Exploring co-production in a virtual world – what we’re learning
By Jacq Miller,
Blog post by Louca-Mai, Jacq, Elena and Orla
On 14th July we were asked to join a UCL Centre for Co-production network meeting about “Breaking down barriers to virtual co-production”, to talk about how we use co-production in our work and what we’re learning from having our meetings online during lockdown. You can read the Centre’s blog post about the meeting here.
We thought about what is good about meeting online (pros) and what is not as good as face-to-face meetings (cons). These are some of things we said:
Meeting online is more convenient for adults and young people – we’ve been able to have shorter meetings more often, and you can do it from your own home (some people travel quite a long way to our meetings). It’s less disruptive in the day as it takes less time.
Online meetings are more accessible and inclusive for some young people than face to face meetings. For children with physical disabilities, public transport can be quite hard. Zoom meetings are easy to access and you don’t need to get up so early!
Zoom has worked really well, we’ve all found it easy to use and we like being able to have have breakout groups, chat and polls.
We’ve been able to move forward and continue with some big group decisions which we had been working towards (a group logo and shared agreements/ground rules).
Group members have said they really enjoy the meetings and we’re all learning together about how to make them better.
Group members can contribute in different ways which suit their individual needs and preferences, for example some people who don’t want to join a Zoom meeting have been able to take part by email instead.
“I feel that having meetings online is less nerve racking, contrary to popular beliefs. I get anxious around people in real life, and I find that I have become more confident and comfortable with the group”.
Shorter and more frequent meetings online mean there is not a loss of focus, especially with younger children.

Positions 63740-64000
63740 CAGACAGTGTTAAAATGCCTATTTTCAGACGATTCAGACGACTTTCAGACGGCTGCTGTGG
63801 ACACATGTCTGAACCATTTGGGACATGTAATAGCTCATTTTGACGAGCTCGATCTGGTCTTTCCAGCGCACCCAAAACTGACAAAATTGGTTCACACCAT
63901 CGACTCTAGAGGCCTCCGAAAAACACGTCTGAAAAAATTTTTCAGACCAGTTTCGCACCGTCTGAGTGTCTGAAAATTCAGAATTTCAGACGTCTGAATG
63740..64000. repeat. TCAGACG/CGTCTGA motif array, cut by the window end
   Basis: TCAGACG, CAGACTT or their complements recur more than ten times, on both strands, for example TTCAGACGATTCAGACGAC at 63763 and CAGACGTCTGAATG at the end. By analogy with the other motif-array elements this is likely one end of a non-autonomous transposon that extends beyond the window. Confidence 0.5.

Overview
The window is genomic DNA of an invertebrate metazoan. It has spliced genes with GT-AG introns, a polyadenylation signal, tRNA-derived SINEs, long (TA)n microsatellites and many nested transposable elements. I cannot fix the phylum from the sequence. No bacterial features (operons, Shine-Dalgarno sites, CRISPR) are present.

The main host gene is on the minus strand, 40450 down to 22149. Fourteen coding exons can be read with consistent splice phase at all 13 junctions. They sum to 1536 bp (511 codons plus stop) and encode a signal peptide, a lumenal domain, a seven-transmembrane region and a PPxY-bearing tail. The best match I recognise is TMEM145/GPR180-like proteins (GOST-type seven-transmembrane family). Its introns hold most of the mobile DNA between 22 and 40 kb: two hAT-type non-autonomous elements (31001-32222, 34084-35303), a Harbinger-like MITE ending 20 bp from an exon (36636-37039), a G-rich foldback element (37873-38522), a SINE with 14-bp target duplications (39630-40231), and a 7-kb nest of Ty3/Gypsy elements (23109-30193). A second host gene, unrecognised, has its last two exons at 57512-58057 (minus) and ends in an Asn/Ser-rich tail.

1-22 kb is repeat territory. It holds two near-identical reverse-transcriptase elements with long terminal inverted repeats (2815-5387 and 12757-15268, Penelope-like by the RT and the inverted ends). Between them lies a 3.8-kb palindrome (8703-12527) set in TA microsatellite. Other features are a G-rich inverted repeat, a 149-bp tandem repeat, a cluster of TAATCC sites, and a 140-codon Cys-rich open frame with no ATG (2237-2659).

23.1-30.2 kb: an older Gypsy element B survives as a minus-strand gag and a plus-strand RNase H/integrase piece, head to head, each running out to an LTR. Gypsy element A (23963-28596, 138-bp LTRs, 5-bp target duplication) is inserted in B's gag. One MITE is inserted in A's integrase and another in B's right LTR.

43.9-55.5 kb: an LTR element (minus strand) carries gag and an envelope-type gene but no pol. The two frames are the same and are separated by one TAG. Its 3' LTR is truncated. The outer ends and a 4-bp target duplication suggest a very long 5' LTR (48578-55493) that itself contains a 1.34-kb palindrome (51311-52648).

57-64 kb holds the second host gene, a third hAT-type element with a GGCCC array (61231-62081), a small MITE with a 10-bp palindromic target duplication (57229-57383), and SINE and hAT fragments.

Since there is a chat icon in the Zoom app, children who would usually be quieter may talk more in the chat. Therefore, their voices are amplified. You might also be more comfortable to speak when you’re in your own home.
There are no travel costs for group members and the organisers don’t have to pay for room hire, food etc.
It’s easier to share the PowerPoints via Zoom. When we had face to face meetings some group members needed presentations on iPads in order to be able to see them properly. We make sure presentations are clear and accessible and send information we’ll be looking at to group members at least 5 days before meetings in formats that work for people, so they have time to print things out or put them on a different device and read them beforehand.
“You can choose your own snacks for the break!”
Online meetings don’t work for everyone so it’s important to provide alternatives.
Accessibility: e.g. some of us really like polls in Zoom but the small font size means others can’t read them. The standard font in Zoom is also not very accessible. We are still figuring out the best way to collect everyone’s preferences and opinions.
It’s harder to concentrate for a long time in online meetings.
We did lots of creative hands-on activities in meetings, which helped make things fun and easier to understand. We can’t do this easily online so need to think of new ways to present projects and ideas online in ways that mean everyone can understand and contribute. “In normal meetings, we sometimes do art activities but you can’t do that via video – and some children may not have all the art supplies at home”.
It can be difficult for the facilitators to manage all the technical aspects of online meetings as well as running them. We’ve had to learn a lot very quickly!
When doing groups with young people it’s important to manage and plan for online safety.
Technology poverty. Not all children will be able to engage in meetings. This reduces diversity.
We have quite a few siblings in the group and sharing a screen means there is a lack of flexibility of text size, especially where half of the participants in the group have sight impairment. “I’m thinking about this as a sighted person (my sister is vision impaired), but zoom meetings may be really hard if you can’t see very well”
“I like having face to face meetings as it means you can talk to your friends in the break”
“After the meetings we normally spend the rest of the day in London which is a treat for us”
Video calls can crackle so you can’t hear what people are saying.
Sometimes we have lunch together and that’s really fun.
Orla talking at the meeting
A screenshot of a recent eyeYPAG Zoom meeting
Acknowledgements and more information
A big thank you to Elena and Orla for coming to the meeting and representing the group. Thanks to Niccola and colleagues at the UCL Centre for Co-production in Health Research for inviting us to the meeting and making us so welcome.
We’ll keep blogging about our virtual meetings as there is still a lot to learn, Have a look at these posts written by group members about our first meeting and second meeting and we’ll post about our most recent one soon.
This was a very different YPAG meeting to normal – it was held via Zoom as a remote meeting because social distancing means we could not all travel to London. It was quite strange at first as we were all a bit quiet, but we soon warmed to it. We started off by saying hello […]